Authors: George Rajna
Combining the intuition of humans with the impartiality of computers could improve decision-making for organizations, eventually leading to lower costs and better profits, according to a team of researchers.  A team researchers used a promising new material to build more functional memristors, bringing us closer to brain-like computing. Both academic and industrial laboratories are working to develop computers that operate more like the human brain. Instead of operating like a conventional, digital system, these new devices could potentially function more like a network of neurons.  Cambridge Quantum Computing Limited (CQCL) has built a new Fastest Operating System aimed at running the futuristic superfast quantum computers.  IBM scientists today unveiled two critical advances towards the realization of a practical quantum computer. For the first time, they showed the ability to detect and measure both kinds of quantum errors simultaneously, as well as demonstrated a new, square quantum bit circuit design that is the only physical architecture that could successfully scale to larger dimensions.  Physicists at the Universities of Bonn and Cambridge have succeeded in linking two completely different quantum systems to one another. In doing so, they have taken an important step forward on the way to a quantum computer. To accomplish their feat the researchers used a method that seems to function as well in the quantum world as it does for us people: teamwork. The results have now been published in the "Physical Review Letters".  While physicists are continually looking for ways to unify the theory of relativity, which describes large-scale phenomena, with quantum theory, which describes small-scale phenomena, computer scientists are searching for technologies to build the quantum computer. The accelerating electrons explain not only the Maxwell Equations and the Special Relativity, but the Heisenberg Uncertainty Relation, the Wave-Particle Duality and the electron's spin also, building the Bridge between the Classical and Quantum Theories. The Planck Distribution Law of the electromagnetic oscillators explains the electron/proton mass rate and the Weak and Strong Interactions by the diffraction patterns. The Weak Interaction changes the diffraction patterns by moving the electric charge from one side to the other side of the diffraction pattern, which violates the CP and Time reversal symmetry. The diffraction patterns and the locality of the self-maintaining electromagnetic potential explains also the Quantum Entanglement, giving it as a natural part of the Relativistic Quantum Theory and making possible to build the Quantum Computer.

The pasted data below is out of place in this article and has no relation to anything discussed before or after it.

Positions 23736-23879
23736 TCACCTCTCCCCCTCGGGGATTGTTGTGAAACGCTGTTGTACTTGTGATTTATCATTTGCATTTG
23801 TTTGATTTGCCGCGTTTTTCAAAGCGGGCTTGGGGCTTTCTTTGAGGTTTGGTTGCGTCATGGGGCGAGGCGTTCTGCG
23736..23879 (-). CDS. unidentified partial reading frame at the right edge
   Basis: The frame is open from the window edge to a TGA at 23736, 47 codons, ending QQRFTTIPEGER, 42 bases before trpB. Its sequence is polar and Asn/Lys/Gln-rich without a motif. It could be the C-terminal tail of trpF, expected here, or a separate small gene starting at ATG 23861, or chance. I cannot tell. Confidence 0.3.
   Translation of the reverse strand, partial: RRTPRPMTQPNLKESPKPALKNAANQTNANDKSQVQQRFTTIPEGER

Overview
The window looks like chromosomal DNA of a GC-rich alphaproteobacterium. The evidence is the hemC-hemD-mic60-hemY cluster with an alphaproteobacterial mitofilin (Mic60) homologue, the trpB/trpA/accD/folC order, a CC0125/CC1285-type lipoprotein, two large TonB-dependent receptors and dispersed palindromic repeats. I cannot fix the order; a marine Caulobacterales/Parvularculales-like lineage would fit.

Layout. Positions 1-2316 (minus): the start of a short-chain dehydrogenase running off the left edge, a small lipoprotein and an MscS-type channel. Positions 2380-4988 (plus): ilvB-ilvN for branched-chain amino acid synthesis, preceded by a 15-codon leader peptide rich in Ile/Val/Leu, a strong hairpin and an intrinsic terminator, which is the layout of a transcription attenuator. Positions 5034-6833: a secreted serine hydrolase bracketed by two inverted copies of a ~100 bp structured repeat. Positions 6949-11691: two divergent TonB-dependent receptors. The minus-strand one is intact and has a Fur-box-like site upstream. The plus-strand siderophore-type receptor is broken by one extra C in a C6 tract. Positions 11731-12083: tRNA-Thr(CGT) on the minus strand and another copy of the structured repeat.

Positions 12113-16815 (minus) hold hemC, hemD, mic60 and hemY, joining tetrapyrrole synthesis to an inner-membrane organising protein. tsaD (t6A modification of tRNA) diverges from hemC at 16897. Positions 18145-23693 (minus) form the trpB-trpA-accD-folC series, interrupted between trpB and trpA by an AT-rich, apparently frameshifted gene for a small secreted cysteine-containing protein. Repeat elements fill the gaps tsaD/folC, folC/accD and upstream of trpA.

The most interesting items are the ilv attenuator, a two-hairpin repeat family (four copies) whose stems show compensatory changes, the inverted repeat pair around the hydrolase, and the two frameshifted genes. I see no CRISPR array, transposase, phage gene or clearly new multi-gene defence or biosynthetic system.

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[v1] 2017-08-24 13:23:16
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